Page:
In perfumery, there are just some perfumes that you are partial to before you even smell them. As someone that writes about perfume, I try to be impartial until I try a fragrance, but it’s difficult. Before I sniffed house of Matriarch Trillium, I was drawn to it. Trillium are little forest flowers that grow in North America. Like all little forest flowers, it’s surrounded in symbolism, myth and medicine. Apparently, Georgia is the state with the most variety of trillium species. I remember seeing these as a kid. Some were white. Others had toadstool leaves. There were some in Louisiana that smelled like death. I felt like any time I’d go to The Great Smoky Mountains or Southern nature preserve with a grandparent, I’d see these. As I got older, I moved to cities and didn’t go back to mountains or swamps. I didn’t realize that it was such a rarity to see these three’s in the wild. Many species of trillium are endangered. It’s rare to see them in nature and it’s even rarer to see them mentioned in perfumery.
Trillium opens with freshly cut grass and spring green buds on tree branches. It smells damp, green and verdant. It really does smell like crushed greens, ivy vines and earth. There’s a hint of tart fruitiness like Granny Smith apple slices (like real ones, none of that DKNY Be Delicious BS) and cucumber/violets. The fragrance becomes more floral with wear. It’s like this perfect balance of a white floral and a “yellow” floral (think mimosa, wildflowers and broom). It smells like a field of wildflowers and cool ozone. There’s a balsamic sweetness from green grasses (like vetiver) and a powderiness from honeyed florals. The dry-down smells exactly like brewed black tea leaves and there is something that reminds me of plum sake.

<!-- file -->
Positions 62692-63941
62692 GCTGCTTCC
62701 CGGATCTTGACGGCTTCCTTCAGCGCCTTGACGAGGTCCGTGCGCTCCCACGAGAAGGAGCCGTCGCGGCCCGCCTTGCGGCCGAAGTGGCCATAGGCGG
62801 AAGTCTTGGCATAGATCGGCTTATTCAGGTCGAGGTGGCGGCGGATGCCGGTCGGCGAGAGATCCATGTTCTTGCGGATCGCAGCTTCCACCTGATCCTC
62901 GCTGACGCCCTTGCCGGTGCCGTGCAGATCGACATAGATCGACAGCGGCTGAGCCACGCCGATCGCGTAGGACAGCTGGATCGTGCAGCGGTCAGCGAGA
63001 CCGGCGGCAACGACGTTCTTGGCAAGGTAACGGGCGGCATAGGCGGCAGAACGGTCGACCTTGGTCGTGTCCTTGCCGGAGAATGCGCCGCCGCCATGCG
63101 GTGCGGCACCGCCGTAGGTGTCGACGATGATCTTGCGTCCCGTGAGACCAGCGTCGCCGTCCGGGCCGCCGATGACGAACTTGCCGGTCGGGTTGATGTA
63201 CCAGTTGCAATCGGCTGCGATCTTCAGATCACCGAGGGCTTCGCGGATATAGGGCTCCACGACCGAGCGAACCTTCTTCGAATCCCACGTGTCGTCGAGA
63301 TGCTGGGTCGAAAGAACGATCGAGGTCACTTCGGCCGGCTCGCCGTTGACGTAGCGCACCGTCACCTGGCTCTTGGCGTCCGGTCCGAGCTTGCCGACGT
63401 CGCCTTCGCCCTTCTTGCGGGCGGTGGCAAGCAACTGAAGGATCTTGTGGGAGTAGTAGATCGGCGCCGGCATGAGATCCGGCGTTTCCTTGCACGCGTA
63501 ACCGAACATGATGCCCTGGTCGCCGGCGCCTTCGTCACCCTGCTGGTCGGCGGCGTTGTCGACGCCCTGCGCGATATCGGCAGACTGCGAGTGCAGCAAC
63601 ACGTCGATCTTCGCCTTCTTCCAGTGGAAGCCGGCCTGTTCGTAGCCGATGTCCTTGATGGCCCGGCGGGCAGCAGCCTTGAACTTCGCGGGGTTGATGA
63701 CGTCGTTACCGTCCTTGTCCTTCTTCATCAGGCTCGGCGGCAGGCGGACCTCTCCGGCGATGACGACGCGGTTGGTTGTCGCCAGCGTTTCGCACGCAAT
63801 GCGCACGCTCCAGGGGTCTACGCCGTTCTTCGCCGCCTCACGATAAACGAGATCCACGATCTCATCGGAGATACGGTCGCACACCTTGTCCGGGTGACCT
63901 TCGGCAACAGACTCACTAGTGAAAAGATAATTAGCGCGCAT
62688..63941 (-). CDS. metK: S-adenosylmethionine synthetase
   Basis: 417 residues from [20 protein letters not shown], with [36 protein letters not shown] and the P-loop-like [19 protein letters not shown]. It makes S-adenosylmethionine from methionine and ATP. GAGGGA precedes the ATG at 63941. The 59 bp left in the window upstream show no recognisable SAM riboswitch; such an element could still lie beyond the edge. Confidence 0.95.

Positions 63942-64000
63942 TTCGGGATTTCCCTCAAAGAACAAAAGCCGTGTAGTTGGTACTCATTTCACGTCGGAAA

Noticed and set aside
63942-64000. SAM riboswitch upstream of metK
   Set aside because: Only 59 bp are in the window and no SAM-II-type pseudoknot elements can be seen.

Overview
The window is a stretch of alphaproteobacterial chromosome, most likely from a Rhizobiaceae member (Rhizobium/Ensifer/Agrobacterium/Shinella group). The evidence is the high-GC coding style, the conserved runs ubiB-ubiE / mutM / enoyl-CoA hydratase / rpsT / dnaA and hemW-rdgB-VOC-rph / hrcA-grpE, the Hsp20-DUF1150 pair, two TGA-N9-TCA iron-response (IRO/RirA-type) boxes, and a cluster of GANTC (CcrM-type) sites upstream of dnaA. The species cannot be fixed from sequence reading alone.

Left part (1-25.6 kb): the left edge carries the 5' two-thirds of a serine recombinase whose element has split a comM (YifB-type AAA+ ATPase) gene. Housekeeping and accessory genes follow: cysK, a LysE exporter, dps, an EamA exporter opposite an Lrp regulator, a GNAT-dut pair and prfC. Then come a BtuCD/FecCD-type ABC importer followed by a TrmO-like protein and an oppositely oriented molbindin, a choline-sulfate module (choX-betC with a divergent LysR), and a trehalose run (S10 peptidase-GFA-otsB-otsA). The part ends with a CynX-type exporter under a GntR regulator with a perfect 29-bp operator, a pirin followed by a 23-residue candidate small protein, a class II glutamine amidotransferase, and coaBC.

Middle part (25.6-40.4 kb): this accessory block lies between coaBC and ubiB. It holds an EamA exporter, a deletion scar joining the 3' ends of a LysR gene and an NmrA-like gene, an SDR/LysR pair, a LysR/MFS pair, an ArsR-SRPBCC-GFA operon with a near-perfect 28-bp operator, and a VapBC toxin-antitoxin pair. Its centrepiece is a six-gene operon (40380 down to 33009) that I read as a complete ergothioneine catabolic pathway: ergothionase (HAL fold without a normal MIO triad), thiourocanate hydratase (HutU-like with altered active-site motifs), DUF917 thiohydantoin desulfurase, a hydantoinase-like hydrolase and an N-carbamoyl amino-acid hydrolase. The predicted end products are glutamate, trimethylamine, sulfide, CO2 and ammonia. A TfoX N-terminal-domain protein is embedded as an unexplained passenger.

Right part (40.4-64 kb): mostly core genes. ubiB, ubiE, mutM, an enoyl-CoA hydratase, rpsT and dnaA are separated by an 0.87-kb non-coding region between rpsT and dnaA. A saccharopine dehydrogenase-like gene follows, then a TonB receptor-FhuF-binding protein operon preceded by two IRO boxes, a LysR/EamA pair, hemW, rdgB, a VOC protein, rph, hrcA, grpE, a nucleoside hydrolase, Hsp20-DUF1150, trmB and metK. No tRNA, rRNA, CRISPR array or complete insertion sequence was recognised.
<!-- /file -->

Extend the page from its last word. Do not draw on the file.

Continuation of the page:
Trillium really does remind me of some sort of forest fantasy where you have a tea party with little bunnies that live off of a diet of violet flowers. It’s crisp, green, fresh and ozonic but in that typical perfumery synthetic “fresh way”. It smells like ivy-covered forests, wildflowers and brewed teas. I didn’t realize until I finished this review that Trillium is marketed as an “enchanted tea party”. I think that’s perfect.
Notes listed include green tea, algaia, mimosa, chamomile, black tea, coffee flower, jasmine tea, amber, tolu balsam and cashmere musk. Launched in 2015. PERFUMER – Christi Meshell
Projection and longevity are below average. It wears like an EDT (which is arguably problematic at this price point). It’s a “quiet” fragrance but that fits with its aesthetic. It’s calming and sort of like olfactory escapism.
Victoria’s Final EauPINION – Cool, green tea, fruity-floral that makes me think of tea parties with baby bunnies. I love how it reminds me of grandparents, Trinity-petaled flowers and mountain ozone. I don’t expect for everyone to have this sort of relationship with it, but it really is worth trying if you like the idea of a green tea-violet-sake fragrance that doesn’t smell synthetic or generic. Everything about it puts me in a good mood except for the price.
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